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Main Street in Lyons, Nebraska, has suffered like the heart of many small towns across America as shops have closed—losing customers to declining population and replaced by distant big-box stores.
With the ingenuity of a conceptual artist and built by local craftspeople in 2015, The Storefront Theater was installed in a vacant, brick façade. The wall was modified with two hydraulic pump arms so that a false front and awning fold down over the sidewalk with the push of a button, providing seating for 100. A movie screen is pulled into the middle of the street with a tractor in this prairie settlement, population 851, about 50 miles from Omaha. The Main Street becomes a town square, a focal point for the community.
Since the opening, the theater has hosted movie screenings, video game nights, an anti-bullying event, and music concerts. The new energy brought by the venue has inspired another Lyons native to purchase the empty building next to the theater and turn into an art gallery that had it first show in 2016.
The project was conceived when Matthew Mazzotta, the recipient of an Artplace America grant, placed an “outdoor living room” on Main Street to capture stories and ideas from residents, who fondly remembered a once-thriving downtown and expressed a strong desire to revive community life. One participant pointed to a downtown building that was only a storefront—a wall with no building behind it—that became the project site.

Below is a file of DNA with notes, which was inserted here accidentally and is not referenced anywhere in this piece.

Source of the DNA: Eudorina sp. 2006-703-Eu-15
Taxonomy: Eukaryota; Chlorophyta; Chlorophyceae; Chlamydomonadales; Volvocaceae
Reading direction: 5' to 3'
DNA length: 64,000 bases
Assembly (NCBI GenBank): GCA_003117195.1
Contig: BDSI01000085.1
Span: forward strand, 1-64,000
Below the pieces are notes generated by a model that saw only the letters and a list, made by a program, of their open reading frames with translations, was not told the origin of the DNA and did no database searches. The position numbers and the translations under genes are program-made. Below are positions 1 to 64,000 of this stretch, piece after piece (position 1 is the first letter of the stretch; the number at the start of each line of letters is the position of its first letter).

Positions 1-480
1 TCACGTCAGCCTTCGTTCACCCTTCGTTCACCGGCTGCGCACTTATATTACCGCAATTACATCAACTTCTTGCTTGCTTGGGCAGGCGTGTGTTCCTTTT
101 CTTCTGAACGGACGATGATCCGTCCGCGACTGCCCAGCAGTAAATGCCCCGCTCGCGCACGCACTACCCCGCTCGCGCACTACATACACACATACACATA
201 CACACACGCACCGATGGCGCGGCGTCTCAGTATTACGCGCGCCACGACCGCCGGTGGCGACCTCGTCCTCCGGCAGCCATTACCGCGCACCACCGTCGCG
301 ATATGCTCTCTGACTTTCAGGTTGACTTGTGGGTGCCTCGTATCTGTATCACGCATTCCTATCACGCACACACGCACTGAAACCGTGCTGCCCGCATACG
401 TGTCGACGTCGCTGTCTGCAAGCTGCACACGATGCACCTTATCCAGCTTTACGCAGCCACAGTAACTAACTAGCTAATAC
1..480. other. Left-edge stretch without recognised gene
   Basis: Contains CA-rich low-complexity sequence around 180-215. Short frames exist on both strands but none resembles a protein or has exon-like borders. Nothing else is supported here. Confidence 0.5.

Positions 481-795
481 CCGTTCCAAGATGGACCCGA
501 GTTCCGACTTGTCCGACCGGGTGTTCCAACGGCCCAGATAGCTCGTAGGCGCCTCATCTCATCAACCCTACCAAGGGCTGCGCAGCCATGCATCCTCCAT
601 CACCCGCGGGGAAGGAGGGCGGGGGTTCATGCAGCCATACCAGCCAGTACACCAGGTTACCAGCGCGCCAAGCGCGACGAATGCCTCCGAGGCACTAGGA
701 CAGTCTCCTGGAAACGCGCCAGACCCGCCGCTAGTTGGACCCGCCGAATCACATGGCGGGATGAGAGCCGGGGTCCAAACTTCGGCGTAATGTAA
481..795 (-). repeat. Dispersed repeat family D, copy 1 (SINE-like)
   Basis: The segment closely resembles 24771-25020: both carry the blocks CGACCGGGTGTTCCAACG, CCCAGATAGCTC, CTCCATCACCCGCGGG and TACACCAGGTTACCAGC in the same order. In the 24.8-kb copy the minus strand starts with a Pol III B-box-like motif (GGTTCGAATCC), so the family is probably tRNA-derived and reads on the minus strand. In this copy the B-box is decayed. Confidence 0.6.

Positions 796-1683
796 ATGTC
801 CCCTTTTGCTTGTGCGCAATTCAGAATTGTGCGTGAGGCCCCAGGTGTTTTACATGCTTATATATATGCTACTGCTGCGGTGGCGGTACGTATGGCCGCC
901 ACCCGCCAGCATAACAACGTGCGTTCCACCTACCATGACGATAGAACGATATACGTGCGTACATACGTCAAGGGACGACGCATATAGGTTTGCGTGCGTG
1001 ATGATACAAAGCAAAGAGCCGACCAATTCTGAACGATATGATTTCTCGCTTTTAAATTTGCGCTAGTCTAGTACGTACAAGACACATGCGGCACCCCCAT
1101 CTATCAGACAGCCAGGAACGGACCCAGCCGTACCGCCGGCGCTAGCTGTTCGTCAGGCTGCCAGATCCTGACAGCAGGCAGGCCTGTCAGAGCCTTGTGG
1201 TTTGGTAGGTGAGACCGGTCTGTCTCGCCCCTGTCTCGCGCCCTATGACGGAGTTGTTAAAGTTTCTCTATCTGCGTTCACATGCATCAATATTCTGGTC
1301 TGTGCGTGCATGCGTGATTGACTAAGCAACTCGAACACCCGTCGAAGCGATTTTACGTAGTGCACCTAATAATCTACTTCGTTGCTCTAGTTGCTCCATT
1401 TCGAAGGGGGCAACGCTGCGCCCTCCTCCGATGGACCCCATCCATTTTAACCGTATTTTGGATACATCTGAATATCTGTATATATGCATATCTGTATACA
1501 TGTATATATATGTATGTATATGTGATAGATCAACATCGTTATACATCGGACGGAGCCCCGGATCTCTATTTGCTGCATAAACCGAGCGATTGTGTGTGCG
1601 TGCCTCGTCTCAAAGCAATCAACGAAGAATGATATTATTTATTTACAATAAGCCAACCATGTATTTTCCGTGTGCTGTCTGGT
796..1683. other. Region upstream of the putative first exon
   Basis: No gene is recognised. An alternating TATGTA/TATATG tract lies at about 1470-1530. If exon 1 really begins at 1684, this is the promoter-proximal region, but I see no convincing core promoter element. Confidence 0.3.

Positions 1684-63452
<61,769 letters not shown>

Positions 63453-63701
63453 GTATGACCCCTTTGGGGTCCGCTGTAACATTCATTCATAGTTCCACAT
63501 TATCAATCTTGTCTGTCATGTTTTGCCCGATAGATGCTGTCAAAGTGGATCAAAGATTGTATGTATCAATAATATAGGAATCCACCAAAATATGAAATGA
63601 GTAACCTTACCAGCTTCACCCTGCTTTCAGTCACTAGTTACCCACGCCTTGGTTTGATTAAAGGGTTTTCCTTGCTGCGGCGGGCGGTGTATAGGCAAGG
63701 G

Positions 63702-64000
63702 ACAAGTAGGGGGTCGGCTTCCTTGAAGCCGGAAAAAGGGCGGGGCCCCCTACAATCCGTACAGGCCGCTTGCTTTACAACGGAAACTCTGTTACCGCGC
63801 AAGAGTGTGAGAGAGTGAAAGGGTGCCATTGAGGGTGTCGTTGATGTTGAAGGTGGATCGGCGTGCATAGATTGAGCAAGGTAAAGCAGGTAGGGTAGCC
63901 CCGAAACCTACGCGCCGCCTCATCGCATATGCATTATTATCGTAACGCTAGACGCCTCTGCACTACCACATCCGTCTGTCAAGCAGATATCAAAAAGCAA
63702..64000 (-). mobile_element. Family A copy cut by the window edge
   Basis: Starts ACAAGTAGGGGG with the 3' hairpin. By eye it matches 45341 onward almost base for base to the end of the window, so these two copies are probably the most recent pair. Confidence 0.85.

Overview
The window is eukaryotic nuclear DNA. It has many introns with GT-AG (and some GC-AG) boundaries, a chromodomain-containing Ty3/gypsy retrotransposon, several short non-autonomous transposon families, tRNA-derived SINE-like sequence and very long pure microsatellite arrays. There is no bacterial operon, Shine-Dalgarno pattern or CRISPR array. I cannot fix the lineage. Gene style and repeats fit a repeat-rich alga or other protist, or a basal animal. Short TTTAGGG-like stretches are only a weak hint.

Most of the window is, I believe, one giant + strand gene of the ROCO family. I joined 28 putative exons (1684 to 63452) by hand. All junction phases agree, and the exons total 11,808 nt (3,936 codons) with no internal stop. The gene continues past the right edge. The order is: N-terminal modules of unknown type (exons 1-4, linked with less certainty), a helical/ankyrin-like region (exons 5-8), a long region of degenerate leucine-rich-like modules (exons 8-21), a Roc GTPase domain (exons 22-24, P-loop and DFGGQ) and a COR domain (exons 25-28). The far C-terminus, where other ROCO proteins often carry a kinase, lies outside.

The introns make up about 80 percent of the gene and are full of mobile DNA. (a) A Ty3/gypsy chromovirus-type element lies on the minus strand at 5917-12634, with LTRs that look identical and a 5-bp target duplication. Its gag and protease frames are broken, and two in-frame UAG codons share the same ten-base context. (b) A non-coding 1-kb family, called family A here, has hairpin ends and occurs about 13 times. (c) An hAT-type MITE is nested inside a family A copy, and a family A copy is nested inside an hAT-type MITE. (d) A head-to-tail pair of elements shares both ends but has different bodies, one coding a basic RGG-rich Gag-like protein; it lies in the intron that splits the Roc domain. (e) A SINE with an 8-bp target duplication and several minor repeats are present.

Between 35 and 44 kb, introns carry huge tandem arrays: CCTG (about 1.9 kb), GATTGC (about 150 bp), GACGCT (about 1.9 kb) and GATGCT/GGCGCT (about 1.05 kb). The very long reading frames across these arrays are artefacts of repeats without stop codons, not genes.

As the community pulled together to build the retractable theater, a local retired postman—an amateur filmmaker, volunteered to make a documentary on the history of Lyons’ downtown for the venue’s opening night. More than 100 people in Lyons volunteered to take part in the film, donning period costumes and driving their own vintage cars.
"Too often we think that you have to go to the big city to get your arts and culture fix. This project is about demonstrating that we can and do have interesting arts and cultural infrastructure in small towns,” said Brian Depew of the Center for Rural Affairs. “If we can do this in Lyons, Nebraska, it can be done anywhere.”
Tavernier Key, Florida
Dignified affordable housing that matches the quality and character of market-rate housing—without breaking the bank—is desperately needed across America.
This 156,000 square foot renovation transforms the inward-facing 1972 wing of Boston Public Library’s central location into an inviting urban building that engages the street and forms an outdoor room with community gathering spaces.
San Cristobal, Mexico
A dilapidated former municipal building, embodying decades of history in the historic Mexican city of San Cristobal, has been converted into a civic museum complete with an elegant and dignified new plaza.